Uber and Lyft aren't just trying to capitalize on their success with Prop 22 in California by denying labor rights to drivers in other states; they're trying to remake the entire economy in ride-hailing apps' image, with the help of similarly-minded corporations. (Slate)
In the style of a crime thriller, a new PBS and Amazon Prime documentary brings to light to crisis of traffic deaths in the United States. (City Lab)
Lyft is starting an autonomous car service in Las Vegas — with backup drivers — and in a rare moment of honesty about self-driving vehicles, the New York Times acknowledged it might be 20 years before the technology truly works.
A silver lining of Boston's Orange Line shutdown could be that more people bike to work. (CBS News)
Since Philadelphia installed speed cameras on notoriously dangerous Roosevelt Boulevard, there's been a 90% reduction in speeding tickets — proof that they're working. (6 ABC)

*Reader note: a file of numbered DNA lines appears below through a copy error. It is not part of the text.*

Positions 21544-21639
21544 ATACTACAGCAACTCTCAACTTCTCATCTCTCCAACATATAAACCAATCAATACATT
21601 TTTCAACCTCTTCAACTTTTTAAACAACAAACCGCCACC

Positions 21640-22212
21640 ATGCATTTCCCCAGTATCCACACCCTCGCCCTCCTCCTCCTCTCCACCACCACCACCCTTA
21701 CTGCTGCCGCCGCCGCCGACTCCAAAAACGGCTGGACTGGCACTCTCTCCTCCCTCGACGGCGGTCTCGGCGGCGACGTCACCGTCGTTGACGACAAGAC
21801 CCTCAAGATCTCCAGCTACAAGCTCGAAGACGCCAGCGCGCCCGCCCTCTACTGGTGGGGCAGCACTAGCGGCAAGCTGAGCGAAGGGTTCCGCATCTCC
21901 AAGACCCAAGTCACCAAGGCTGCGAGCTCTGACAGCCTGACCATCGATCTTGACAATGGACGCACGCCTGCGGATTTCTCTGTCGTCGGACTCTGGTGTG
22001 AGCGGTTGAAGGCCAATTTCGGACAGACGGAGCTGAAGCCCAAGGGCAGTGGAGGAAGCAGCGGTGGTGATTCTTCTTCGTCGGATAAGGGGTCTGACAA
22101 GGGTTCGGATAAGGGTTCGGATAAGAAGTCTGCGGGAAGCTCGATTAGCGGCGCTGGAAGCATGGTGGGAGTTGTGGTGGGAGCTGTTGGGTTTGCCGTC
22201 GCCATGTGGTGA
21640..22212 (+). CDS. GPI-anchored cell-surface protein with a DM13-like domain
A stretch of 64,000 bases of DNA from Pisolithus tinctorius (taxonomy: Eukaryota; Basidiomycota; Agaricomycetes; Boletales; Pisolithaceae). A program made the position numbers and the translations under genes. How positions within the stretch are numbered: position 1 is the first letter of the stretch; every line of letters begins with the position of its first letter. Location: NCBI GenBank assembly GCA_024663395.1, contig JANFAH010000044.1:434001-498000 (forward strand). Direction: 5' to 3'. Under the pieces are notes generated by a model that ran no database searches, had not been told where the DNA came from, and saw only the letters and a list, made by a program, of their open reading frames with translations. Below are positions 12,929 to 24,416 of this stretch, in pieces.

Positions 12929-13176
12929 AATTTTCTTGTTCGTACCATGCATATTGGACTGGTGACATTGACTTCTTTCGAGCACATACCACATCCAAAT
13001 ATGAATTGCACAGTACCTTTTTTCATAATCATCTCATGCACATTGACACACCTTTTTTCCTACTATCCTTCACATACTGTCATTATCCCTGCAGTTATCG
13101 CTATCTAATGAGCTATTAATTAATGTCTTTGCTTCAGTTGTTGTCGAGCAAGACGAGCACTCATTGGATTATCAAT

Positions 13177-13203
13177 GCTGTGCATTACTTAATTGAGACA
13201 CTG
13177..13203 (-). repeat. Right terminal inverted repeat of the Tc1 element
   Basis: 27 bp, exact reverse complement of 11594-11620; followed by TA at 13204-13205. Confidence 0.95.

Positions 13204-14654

New York City is owed half a billion dollars in parking fines, frequently from out-of-state delivery drivers who flout laws and harass cyclists. (The Guardian)
A California bill would expedite permits for climate-friendly transportation projects, preventing NIMBYs from blocking them in court. (Streetsblog CAL)
Los Angeles is covering roads with reflective paint in an effort to reduce the heat island effect and cool the city. (Fast Company)
It will be months before the MetroLink rail system in St. Louis fully recovers from July's floods. (RT&S)
Nashville's Vision Zero plan passed the city council overwhelmingly, allowing the city to apply for a $30 million federal grant. (News Channel 5)
In praise of traveling by the elegant and unhurried New Orleans streetcar. (Chron)
This week we’re joined by Bob Searns to talk about his new book and grand ideas for walking trails that circle whole regions and more local routes that make up a new mode of green infrastructure in cities.